Sunday, November 18, 2012

Recommending Book Part II

So yesterday's post inspired me to see if there are other authors who have published lists of their favourite books.  What I did find is a page that had 40 famous people name their favourite books.
Of course the question of what is your favourite book is really difficult, at least for people who don't like lying.  Because as we all know, the real question is, "what book do you like that will win you respect for liking?"  It's a safe bet that someone will be tempted to answer Ulysses, by James Joyce and that same person will be lying.

Confession time.  Writing my list yesterday made me think of a book that challenged what I thought about nuclear weapons.  That book did not make the list because it's The Sum of All Fears by Tom Clancy.  Not much respect earned for reading that book.  Or John Grisham's The Chamber which challenged what I think about capital punishment.  I'd like to include the caveat that I read both these books when I was considerably younger, but that's disingenuous because I still like books that are almost certainly merely escape fiction.

So I've thought of a more objective criterion for measuring my favourite books.  It has its own flaws, but adds a different perspective.  I should mention that my list yesterday was specifically not a list of my favourite books, but ones that have influenced me the most.  This blog is more a list of books that I've enjoyed the most, sort of.

Here's a list of books that I've read multiple times.

I would guess I've read each of these at least four times:

Flint, Louis L'amour
Blue Like Jazz, Don Miller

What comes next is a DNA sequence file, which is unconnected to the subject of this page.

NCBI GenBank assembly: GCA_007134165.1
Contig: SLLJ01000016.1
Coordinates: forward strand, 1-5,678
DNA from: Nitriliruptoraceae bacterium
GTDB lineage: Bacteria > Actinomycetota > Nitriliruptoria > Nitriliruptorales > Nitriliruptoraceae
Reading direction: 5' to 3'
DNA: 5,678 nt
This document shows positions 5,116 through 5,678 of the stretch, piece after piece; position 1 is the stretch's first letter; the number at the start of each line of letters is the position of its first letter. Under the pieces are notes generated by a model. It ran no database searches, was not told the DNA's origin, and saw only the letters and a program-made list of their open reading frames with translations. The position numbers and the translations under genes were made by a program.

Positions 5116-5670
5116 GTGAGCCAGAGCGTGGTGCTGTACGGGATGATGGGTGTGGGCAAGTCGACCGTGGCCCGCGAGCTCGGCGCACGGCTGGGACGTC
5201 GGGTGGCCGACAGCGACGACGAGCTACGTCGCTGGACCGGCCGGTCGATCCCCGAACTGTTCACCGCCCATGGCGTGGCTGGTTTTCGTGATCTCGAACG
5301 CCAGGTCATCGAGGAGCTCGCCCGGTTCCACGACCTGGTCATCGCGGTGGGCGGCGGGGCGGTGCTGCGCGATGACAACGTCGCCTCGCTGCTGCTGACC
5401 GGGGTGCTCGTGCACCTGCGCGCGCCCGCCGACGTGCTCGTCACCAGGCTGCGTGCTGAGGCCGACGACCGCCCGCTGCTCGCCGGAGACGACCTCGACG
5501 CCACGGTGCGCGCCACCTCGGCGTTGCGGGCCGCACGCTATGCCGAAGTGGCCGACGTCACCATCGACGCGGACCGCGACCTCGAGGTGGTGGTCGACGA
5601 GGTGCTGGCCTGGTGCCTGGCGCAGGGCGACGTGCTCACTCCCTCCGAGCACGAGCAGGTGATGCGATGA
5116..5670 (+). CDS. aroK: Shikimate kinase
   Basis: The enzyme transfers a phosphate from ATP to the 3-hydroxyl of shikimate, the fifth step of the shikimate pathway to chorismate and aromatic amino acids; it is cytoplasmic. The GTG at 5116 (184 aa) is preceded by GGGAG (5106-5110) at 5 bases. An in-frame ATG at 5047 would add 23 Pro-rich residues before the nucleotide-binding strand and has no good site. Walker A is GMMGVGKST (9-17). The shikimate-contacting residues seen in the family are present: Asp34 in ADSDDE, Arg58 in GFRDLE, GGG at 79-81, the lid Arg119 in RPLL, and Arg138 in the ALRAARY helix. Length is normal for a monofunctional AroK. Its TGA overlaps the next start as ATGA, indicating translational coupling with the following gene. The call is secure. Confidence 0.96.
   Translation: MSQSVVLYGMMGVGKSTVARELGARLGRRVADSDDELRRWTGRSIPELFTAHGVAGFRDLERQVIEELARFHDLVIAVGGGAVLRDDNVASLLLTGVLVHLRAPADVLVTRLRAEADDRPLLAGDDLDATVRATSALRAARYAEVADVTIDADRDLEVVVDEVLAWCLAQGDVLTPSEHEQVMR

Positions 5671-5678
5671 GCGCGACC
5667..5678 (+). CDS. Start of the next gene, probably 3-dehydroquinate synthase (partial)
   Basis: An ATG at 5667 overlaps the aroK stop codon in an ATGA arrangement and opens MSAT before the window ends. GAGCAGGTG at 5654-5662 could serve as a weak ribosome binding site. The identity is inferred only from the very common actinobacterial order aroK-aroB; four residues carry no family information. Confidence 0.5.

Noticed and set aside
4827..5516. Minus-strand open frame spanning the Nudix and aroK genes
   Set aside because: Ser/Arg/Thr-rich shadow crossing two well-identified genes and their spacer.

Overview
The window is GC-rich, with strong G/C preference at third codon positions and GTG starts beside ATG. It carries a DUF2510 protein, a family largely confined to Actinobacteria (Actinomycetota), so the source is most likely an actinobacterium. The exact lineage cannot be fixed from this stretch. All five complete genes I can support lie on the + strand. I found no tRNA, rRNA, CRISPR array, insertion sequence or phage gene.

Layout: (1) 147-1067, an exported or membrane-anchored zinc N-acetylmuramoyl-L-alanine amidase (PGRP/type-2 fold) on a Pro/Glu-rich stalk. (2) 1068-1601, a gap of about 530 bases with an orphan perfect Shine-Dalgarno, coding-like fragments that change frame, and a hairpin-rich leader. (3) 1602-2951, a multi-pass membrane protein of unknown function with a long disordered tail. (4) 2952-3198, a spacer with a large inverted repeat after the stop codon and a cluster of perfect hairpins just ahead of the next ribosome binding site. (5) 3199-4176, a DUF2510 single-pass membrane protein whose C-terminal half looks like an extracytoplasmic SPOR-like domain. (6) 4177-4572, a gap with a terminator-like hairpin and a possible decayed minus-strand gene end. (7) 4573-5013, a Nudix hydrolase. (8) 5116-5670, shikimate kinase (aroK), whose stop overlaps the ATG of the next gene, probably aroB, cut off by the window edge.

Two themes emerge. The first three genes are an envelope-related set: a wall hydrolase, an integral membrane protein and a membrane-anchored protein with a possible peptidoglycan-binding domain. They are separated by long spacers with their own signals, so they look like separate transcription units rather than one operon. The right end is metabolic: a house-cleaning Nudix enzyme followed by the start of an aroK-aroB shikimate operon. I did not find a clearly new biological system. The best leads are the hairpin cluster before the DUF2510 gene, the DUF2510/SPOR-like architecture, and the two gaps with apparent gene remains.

Orthodoxy, G.K. Chesterton
Reaching for the Invisible God, Philip Yancey
Yeager: an autobiography, Chuck Yeager
Treasure Island, R.L. Stevenson
A Short History of Nearly Everything, Bill Bryson
In a Sunburnt Country, Bill Bryson
The Lost World, Michael Crichton
The Dog Who Wouldn't Be, Farley Mowatt
The Sacred Diary of Adrian Plass, Adrian Plass
and perhaps some of the Harry Potter novels.

If I include at least three times read there's a bunch more Bryson, Mowatt, Yancey, Crichton and some Clive Cussler I believe.  I've probably read a couple of Terry Pratchett novels three times, certainly twice.  The Godfather would be on the list and probably some Lee Strobel books.  If I were to guess, there are at least a dozen Louis L'amour novels that I've read at least three times.  Also the Hobbit.

A list of books that I've read at least twice would include a few dozen Louis L'amour, most Crichton books, several Grisham books, several Clive Cussler and a fewTom Clancy.  It would have some Sherlock Holmes stories, several James Herriot stories, maybe some Ken Follet.  It would include both  Brave New World and 1984, all the Harry Potter books except the last one, some Leon Uris and The Spy Who Came in from the Cold.

So what are my favourite books?  Tough question.  I can tell you that I'd happy to read many of the books I've listed above again; I don't know if that's true of The Brothers Karamazov!  When asked my favourite book though, many of those listed above would not be mentioned, they're just too shameful!

2 comments:

Megan Biggs said...

I read the secret diary of adrian plass for the first time when I was in grade five. IT IS SO FUNNY AND I LOVE IT SO MUCH. So...good pick.

wychykibwp said...

Thanks Megan! Not only is the Sacred Diary ridiculously funny, it's also quite profound in parts. I love how it satirizes the worst of christian subculture but manages to portray the beauty of faith.